After the births of their two sons, Galen and Shannel Smith were informed by the doctor each time that their kids’ size was “abnormal.”
Considering Shannel Smith stands 6-foot-1 and Galen Smith Sr. is 6-5, that came as no surprise.
“We have tall people in our family,” Galen Smith Sr. said. “My wife is Samoan. She comes from a tall, large-boned family. On my side of the family, I have uncles and a great-grandfather who averaged between 6-9 and 7 feet. So you could see it coming.”
What Galen Smith Sr. foresaw took place for his two sons, Tolu and Galen Jr., last summer. The two Bay High School basketball standouts hit growth spurts of about 4 inches in the span of three or four months.
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“It was painful for them because every night they would talk about something being wrong with their knees and legs, not knowing what’s going on,” Galen Smith Sr. said with a laugh. “My wife was telling them to calm down, their bones are growing. They would say they needed to go to the hospital. It was painful.”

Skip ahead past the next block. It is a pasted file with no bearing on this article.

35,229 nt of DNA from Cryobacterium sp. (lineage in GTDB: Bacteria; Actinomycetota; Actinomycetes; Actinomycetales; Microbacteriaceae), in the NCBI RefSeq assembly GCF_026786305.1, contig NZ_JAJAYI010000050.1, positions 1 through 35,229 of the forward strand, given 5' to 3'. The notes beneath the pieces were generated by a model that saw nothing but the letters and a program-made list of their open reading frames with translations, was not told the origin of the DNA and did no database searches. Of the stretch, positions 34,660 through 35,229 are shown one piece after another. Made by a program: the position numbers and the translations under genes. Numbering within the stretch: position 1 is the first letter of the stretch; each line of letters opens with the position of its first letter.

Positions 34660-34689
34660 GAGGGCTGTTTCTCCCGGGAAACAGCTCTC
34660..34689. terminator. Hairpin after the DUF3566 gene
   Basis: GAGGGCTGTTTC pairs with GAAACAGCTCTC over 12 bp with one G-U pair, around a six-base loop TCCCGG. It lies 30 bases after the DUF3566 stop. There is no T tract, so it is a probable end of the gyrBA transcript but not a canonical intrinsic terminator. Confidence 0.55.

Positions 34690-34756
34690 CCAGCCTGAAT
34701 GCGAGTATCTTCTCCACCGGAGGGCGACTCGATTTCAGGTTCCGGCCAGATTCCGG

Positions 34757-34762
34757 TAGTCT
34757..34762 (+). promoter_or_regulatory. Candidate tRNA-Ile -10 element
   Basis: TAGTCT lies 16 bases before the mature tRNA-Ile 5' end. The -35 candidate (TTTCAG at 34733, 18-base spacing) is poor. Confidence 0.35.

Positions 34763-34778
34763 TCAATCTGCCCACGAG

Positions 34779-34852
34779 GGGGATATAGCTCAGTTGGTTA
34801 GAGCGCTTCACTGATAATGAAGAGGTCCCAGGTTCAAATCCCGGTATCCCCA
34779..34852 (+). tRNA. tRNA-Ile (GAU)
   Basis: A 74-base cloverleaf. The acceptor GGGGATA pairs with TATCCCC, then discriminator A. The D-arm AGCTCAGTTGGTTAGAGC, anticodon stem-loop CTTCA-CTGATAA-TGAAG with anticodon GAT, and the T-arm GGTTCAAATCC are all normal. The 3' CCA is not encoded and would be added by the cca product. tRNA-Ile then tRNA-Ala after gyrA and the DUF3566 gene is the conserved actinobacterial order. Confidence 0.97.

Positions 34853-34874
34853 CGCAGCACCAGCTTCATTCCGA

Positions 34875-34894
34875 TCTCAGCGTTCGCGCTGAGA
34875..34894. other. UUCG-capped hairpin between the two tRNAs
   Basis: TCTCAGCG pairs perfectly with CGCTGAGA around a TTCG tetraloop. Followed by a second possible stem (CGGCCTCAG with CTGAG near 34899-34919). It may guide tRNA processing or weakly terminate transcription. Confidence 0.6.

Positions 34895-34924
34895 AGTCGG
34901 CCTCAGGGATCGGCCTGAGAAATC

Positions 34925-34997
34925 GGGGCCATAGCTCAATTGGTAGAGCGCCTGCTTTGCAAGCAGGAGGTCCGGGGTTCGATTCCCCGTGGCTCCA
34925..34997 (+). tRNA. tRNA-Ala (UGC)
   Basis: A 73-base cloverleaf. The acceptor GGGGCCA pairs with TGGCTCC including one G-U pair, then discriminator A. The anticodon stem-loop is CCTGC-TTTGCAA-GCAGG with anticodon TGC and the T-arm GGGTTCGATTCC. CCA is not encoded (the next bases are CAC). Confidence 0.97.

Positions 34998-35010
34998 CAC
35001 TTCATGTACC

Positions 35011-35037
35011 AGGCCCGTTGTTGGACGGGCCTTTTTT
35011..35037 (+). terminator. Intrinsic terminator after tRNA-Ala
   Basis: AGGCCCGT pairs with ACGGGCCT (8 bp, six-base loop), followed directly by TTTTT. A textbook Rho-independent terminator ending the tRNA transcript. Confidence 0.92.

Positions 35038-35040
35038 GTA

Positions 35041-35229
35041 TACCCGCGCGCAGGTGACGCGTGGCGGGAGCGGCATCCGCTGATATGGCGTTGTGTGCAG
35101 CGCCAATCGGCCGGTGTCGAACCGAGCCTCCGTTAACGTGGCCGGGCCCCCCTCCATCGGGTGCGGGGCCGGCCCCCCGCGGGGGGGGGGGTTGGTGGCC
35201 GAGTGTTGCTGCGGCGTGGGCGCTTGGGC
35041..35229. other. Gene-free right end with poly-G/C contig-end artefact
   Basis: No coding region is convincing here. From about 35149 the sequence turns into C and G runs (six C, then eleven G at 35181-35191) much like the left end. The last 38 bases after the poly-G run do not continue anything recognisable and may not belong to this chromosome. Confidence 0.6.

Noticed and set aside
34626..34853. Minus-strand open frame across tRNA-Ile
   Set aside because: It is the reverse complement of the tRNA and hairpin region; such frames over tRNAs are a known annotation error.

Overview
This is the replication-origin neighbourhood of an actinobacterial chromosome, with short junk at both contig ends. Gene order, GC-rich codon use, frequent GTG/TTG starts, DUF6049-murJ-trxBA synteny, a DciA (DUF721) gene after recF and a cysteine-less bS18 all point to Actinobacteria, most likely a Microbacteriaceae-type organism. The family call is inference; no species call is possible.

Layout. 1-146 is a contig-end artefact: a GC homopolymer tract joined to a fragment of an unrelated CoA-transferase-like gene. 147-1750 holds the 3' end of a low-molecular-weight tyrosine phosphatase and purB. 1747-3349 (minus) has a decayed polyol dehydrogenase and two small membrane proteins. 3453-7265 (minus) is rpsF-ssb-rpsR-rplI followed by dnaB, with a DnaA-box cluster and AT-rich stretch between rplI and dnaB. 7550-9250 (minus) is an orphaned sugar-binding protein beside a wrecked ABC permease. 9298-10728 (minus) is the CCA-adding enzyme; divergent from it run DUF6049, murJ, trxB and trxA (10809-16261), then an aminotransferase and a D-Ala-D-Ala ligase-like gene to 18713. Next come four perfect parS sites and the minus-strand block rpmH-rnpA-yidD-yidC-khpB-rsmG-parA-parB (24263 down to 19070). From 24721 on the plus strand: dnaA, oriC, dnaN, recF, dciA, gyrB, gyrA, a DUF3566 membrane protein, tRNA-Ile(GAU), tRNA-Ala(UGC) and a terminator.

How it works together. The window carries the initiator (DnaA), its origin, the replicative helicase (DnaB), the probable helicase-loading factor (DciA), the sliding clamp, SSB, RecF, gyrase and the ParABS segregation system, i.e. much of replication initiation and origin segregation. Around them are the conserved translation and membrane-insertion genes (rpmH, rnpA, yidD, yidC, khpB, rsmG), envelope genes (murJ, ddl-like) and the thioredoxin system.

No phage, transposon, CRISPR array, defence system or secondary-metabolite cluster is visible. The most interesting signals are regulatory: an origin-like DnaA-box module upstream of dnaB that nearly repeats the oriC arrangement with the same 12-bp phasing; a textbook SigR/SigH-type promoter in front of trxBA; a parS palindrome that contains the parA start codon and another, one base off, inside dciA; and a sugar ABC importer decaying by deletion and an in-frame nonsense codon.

Tolu, a junior, now stands 6-9 and has become a dominant force in the post. Galen Jr., a senior, is 6-7 and carving up opponents in a variety of ways — passing the ball, getting to the basket and hitting 3-pointers.
Coast’s No. 1 team
Bay High coach Randy McCrory knew his team had a chance to be very good during the 2016-17 campaign, thanks to an experienced and talented backcourt, but the emergence of the low-key Smith brothers has put the team in the Class 4A state title discussion.
“I’m 6-7½ and Tolu came around at the end of June and I looked up and Tolu is taller than me,” McCrory said.
The brothers’ growth spurt was painful, but they acknowledge it’s been a big help on the basketball court.
“It was a big advantage,” Galen Jr. said.
Tolu, who is closing in on 6-10, is averaging 13.8 points and 8.3 rebounds. Galen Jr. is pitching in 9.9 points and 8.3 rebounds a game.